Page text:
In this regard, ISIS has made the recruitment of women self-sustaining. Women are persuaded to join the group by the women behind these social media accounts, and once they join, these recruits then start accounts of their own and connect with other women. Reports from defectors, and occasionally from women in the group, show that life as a woman in ISIS-held territory is not as rosy as recruiters portray. Nevertheless, the group does a remarkable job of playing to the needs and insecurities of potential converts in the West.
The women’s involvement in recruiting is not just limited to individual social media accounts, but has been incorporated into the broader ISIS recruiting framework. Issue ten of ISIS’ online English-language journal, Dabiq, includes an eight-page article written by a female member of ISIS. The section, titled “From Our Sisters” and written by Umm Sumayyah al-Muhajirah, offers advice to women who are married to “Sahwat” men, or men that oppose ISIS.[vi] It offers historical and scriptural arguments illustrating how women play a significant role in the survival and continued rise of the group. The article suggests that, not only do women have the agency to leave their husbands if they do not support ISIS, but that they are required to do so as part of their religious duty. The inclusion of such a long and detailed article by a woman member demonstrates to potential recruits that ISIS puts stock in the input of its “sisters”, even if the subject matter is limited to marriage.
Whether the leadership of ISIS actually values the input of women in a serious way or not, it is successfully convincing potential women recruits that it does. The number of women traveling to Syria to join ISIS has not reached the levels of Western male fighters, but the figure is not negligible either. This issue is not as acute in the United States as it is in Europe and Australia, however, it may become more of a problem as ISIS continues to gain and hold territory. As ISIS itself has shown, women are crucial to the survival of its Caliphate because they are the key to the next generation. Therefore, understanding ISIS’ recruiting methods and the motivations behind why women are convinced to join is essential to developing meaningful policy to counter the group.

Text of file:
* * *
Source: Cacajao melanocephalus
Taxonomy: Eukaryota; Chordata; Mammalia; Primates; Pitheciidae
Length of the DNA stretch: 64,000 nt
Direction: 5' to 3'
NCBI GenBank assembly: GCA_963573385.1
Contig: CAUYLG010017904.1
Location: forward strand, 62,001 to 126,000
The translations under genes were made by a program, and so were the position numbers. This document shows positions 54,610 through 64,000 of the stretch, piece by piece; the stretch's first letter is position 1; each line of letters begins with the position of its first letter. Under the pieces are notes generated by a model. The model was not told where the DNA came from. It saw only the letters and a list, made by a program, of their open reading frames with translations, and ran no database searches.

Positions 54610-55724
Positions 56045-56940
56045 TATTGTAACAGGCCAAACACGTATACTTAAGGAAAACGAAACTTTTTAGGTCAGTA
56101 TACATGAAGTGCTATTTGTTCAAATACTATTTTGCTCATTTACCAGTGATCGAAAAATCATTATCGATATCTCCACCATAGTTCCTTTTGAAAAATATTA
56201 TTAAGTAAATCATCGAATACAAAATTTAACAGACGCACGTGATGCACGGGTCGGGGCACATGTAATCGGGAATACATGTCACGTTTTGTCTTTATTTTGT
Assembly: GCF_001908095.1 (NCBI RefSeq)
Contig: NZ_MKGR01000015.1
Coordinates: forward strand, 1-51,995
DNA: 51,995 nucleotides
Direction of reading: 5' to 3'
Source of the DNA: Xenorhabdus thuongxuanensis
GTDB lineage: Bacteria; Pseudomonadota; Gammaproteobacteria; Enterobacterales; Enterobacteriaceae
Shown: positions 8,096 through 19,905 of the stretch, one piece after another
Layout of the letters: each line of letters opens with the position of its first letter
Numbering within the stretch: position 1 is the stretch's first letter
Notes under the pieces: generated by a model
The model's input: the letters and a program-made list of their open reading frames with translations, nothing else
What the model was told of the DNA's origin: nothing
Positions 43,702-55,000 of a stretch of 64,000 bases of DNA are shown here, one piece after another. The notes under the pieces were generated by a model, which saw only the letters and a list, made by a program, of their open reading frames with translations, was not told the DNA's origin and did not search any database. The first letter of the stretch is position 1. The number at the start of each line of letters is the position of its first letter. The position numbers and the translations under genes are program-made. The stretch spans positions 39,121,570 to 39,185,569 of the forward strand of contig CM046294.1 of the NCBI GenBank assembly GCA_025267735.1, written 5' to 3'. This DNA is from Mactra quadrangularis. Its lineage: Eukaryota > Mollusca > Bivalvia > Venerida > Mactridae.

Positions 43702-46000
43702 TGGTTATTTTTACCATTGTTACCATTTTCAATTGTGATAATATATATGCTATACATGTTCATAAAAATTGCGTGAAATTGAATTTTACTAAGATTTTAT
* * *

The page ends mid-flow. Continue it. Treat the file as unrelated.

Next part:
[i] Erin Marie Saltzman and Melanie Smith, “’Till Martyrdom Do Us Part’: Gender and the ISIS Phenomenon,” Institute for Strategic Dialogue, May 2015: 4.
[ii] Anne Aly, “Jihadi-Brides Aren’t Oppressed. They Join ISIS for the Same Reasons Men Do,” The Guardian, March 3, 2015, accessed November 10, 2015, http://www.theguardian.com/commentisfree/2015/mar/04/jihadi-brides-arent-oppressed-they-join-isis-for-the-same-reasons-men-do.
[iii] Atika Shubert, “The Women of ISIS: Who Are They?” CNN, May 29, 2015, accessed November 5, 2015, http://www.cnn.com/2015/05/29/middleeast/who-are-the-women-of-isis/index.html.
[iv] Saltzman and Smith, 9-17.
[v] Ibid., 15.
[vi] Umm Sumayyah al-Mujahirah, “From Our Sisters: They Are Not Lawful Spouses for One Another,” Dabiq 10 (Ramadan 1436): 42.